Most of the people I know well are disturbed by the results of yesterday’s presidential election. Some are anxious and fearful, or grieving what they had believed could be a hopeful future. Loss is real and deep when it feels as though your race, religion, gender, immigration status, sexual orientation or gender identity, physical or mental ability—your very personhood—is not valued by half of the voting public. Loss is real and deep when the values you hold so closely are disrespected.
But for people of faith, hope is never quite dead, even if it feels that way.
For I am about to create new heavens and a new earth; the former things shall not be remembered or come to mind. [from Isaiah 65]
The story of Isaiah is that the people to whom he wrote were indeed in mourning. None of the things hoped for had yet happened. They were far from home; their house of worship was in ruins; the holy city of Jerusalem had been destroyed.
Looking forward at such a time is the very definition of hope. Hope is not optimism. It is not, “don’t worry; be happy.” It is not platitudes of “things will look better in the morning.” It is not wishful thinking. It is the belief that something—someone—beyond us is sending us a message of comfort and the hope of something new.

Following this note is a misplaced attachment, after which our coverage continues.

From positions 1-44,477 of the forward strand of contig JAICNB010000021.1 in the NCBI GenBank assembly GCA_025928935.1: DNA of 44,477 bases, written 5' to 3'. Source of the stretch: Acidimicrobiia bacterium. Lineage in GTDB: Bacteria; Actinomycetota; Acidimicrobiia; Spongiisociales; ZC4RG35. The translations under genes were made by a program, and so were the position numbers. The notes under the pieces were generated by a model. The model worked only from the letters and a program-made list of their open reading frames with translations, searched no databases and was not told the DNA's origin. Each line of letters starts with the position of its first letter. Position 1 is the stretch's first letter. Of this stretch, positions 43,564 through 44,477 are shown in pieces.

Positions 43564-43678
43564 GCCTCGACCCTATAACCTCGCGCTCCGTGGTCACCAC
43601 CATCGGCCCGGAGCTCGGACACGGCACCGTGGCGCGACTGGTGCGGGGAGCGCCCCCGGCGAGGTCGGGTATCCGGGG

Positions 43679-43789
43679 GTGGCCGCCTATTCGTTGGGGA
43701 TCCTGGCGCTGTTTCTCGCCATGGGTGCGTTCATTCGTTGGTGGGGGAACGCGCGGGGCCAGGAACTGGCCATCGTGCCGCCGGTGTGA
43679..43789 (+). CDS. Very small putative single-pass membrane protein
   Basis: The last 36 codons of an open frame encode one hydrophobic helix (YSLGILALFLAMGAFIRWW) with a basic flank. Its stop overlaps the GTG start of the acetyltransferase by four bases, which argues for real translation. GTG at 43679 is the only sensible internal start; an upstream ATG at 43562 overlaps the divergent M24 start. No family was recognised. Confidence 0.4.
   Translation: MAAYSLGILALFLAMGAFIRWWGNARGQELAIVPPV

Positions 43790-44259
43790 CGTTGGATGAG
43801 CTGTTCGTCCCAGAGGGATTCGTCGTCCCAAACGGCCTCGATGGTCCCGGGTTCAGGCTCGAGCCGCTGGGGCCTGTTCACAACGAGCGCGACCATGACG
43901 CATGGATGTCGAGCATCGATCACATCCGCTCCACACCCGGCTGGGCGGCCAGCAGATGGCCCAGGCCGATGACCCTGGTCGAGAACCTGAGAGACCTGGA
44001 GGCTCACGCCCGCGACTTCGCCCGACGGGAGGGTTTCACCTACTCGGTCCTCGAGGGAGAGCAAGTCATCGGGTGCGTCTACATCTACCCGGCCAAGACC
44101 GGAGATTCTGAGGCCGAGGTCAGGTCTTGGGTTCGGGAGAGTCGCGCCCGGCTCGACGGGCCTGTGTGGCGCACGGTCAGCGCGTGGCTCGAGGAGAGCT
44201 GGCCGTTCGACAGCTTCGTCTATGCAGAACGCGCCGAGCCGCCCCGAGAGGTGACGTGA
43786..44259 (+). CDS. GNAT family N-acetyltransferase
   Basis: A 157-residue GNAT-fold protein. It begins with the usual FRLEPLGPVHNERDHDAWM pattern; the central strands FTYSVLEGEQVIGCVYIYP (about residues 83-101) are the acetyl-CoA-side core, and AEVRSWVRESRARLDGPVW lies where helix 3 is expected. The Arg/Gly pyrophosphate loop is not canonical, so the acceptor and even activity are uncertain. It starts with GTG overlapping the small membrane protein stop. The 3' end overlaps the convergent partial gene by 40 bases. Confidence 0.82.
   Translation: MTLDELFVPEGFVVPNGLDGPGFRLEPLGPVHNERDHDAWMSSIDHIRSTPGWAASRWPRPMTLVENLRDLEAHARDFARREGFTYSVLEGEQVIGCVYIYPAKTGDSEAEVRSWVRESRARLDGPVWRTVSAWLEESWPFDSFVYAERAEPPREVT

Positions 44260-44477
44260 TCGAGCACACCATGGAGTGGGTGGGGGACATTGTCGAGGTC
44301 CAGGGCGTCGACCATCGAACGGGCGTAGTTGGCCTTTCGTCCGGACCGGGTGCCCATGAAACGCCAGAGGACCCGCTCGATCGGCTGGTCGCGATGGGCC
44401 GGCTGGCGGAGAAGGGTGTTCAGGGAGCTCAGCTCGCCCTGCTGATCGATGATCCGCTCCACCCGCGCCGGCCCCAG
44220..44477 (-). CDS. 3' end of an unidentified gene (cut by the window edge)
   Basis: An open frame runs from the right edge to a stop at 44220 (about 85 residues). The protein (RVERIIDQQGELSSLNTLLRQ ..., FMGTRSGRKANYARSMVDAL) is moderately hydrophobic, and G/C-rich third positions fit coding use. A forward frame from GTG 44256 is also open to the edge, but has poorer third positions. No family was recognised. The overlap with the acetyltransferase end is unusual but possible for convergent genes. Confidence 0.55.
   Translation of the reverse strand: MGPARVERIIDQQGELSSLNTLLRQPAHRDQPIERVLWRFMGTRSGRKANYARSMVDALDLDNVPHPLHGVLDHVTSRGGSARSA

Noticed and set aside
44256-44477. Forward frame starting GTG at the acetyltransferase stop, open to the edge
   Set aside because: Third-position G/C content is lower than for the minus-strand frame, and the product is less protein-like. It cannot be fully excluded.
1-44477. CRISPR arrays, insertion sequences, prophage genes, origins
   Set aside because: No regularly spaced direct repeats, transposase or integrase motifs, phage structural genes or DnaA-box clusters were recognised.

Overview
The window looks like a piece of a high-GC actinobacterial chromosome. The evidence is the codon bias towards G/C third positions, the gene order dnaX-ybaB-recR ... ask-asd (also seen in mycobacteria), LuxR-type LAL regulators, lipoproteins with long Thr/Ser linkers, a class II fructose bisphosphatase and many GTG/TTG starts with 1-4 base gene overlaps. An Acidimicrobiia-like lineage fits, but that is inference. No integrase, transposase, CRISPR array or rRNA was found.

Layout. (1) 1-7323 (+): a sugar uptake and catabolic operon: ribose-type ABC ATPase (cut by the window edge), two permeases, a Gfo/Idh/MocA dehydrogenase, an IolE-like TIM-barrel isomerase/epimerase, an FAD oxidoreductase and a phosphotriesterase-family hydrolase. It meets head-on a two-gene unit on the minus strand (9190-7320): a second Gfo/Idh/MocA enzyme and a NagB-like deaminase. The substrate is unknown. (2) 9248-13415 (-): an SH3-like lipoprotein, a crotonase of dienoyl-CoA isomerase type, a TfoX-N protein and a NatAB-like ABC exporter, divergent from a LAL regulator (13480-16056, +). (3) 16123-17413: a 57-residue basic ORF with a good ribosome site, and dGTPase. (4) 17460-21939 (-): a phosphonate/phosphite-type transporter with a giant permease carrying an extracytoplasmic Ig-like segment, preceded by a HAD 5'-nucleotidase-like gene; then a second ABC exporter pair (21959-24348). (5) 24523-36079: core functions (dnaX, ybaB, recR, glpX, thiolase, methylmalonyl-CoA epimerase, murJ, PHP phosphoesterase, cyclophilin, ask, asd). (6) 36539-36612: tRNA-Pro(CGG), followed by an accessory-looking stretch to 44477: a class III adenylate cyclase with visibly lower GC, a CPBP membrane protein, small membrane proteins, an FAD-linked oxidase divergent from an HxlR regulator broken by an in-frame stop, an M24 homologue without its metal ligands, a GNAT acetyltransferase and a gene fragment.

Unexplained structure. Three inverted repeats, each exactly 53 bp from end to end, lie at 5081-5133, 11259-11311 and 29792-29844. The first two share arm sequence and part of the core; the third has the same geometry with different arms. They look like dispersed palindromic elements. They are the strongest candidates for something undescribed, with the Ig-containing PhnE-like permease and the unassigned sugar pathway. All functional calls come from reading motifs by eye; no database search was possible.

This is even more important: We bring hope to others. Welcoming the stranger; serving the poor; loving those who are different from us—all these acts give hope.
Hope is intangible. And we never see its full revelation. Though Isaiah’s words to a displaced people were intended to give them hope, we have yet to see the dream of a new heaven and a new earth realized these thousands of years later. But we have glimpses of hope. And we share hope by continuing to do what we know we must do. I admit that I don’t feel very hopeful today, but I know from experience that hope can grow when we do what we must do.
Listen to someone who voted differently from the way you voted, and attempt to understand the pain or jubilation.
Continue to work for justice, show kindness, and walk in humility.
Remember that we are all wounded, and that woundedness makes us more human.
Wrap your metaphorical arms around someone who is hurting or frightened, and share hope.
When we share hope, we move alongside each other into tomorrow with hope, grace, and love.
© 2016, Melissa Bane Sevier